You’ve been put on this planet to make a difference and not just an appearance (Eph 2:10). That doesn’t happen in the absence of challenges (Jn 16:33). In order to put some points on the board, you can’t afford to be merely smart, you need to be wise (Lk 12:13-21; Jas 1:5). Nor do you want to spend more time and energy rehearsing what you can’t do than on what God can do in and through you (Is 41:10; Eph 1:19-20; Phil 4:13, 19).
The goal of “Muscular Christianity” is to present Discipleship as an invitation and not just an obligation. By keeping your hand in His, He doesn’t just walk you through the fire, He leads you to the prize of time well spent, a victory well won and a life well lived (Matt 25:21). And all of this is accomplished by reeking of excellence in everything you do, think and say (Ps 19:14). That way, you’re not only getting things done, you’re doing the right thing at the right time in the right way for all the right reasons (1 Pet 1:16) and all the while inspiring others to ask you what it is that makes you tick (Matt 5:16).
The End Result
The result is a game winning approach to Discipleship. We’re not just launching an effective defense by standing up to temptation, we’re running down the field and putting some points on the board. We can explain not only what we believe, but why we believe it. We make a point of staying on top of our spiritual disciplines because, not only are we supposed to in order to avoid the baggage that goes along with sin, but so we can deploy God’s Purpose, Peace and Power in a way that translates to you and I reeking of excellence in everything we say, think and do!
In short, we’re spiritually ripped, physically fit and fully equipped.
Welcome to Muscular Christianity!
In addition to a number of articles on this website that cover a lot of ground, you’ve also got some specific strategies represented by a collection of resources:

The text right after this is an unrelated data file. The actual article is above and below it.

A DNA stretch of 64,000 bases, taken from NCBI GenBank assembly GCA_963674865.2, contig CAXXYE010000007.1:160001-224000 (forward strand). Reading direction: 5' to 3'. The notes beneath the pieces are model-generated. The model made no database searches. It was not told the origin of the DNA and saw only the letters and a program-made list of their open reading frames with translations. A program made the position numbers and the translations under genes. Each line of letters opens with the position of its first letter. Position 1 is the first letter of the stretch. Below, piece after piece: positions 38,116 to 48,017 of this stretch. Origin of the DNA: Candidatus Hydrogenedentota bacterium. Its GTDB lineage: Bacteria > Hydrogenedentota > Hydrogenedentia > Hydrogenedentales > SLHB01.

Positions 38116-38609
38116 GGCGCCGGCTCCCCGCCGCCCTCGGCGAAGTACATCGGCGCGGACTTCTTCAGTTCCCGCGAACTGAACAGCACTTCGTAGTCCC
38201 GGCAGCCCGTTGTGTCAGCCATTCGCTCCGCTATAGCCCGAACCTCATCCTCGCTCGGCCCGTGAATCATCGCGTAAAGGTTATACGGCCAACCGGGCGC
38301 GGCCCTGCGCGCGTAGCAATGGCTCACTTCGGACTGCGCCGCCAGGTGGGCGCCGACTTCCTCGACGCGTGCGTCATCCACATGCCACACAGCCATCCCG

Fitness: Muscular Christianity: 90 Day Workout Plan – pursuing a toned physique using the Bible as our mental starting point and then unpacking the subject of nutrition, working out everyday using a USMC approach and combining that with a daily conversation between your and your King. You can do it on your own or with a group. You’ll find a number of ideas by clicking on the “Fitness” tab on this website.
Bible Study: If you’re going to apply God’s Word to everything that’s going on in your life, you need to know how the Bible is laid out and what it says so you know where to go when it’s time to get some Answers. The “90 Day Bible Study Guide” breaks down every book in the Bible and gives you some highlights so you can see how everything “fits” and works together. It’s a great introduction to Scripture and is a great primer for more in depth Bible study.
Professional Development: “The Greatest Salesman in the World” is a book by Og Mandino that at one point was considered THE book that every business professional needed to read. It uses a clever story to introduce 10 Laws that, when properly applied, help you to succeed in the marketplace. “The Greatest Bible Study in the World” takes those laws and shows how they can be traced back to Scripture and from that standpoint, you’ve got more than just a book that shows you how to succeed in business, you’ve got a biblically based template on how to succeed in life.
Politics, History, Culture and Climate Change: “Perception Changes” is a book that looks at the things that dominate the headlines and asks the question, “What does this look like if Jesus really did die and come back to life?” Rather than wondering IF Christ’s death and Resurrection occurred, this book looks at the issues believing that He did rise from the grave and how that impacts our convictions and the way in which our “perception changes.”
In addition, you’ve got several articles that pertain to a variety of issues on this site…
Discipleship | Fitness | Self Improvement | Politics | Social Issues
The common thread being a concerted effort being deployed to craft a conclusion based on the whole of God’s Word and not just a few select verses.
1. “Muscular Christianity”, Clifford Putney, Harvard University Press, Cambridge, Mass. London, England, 2001, p41
2. Ibid, p23-24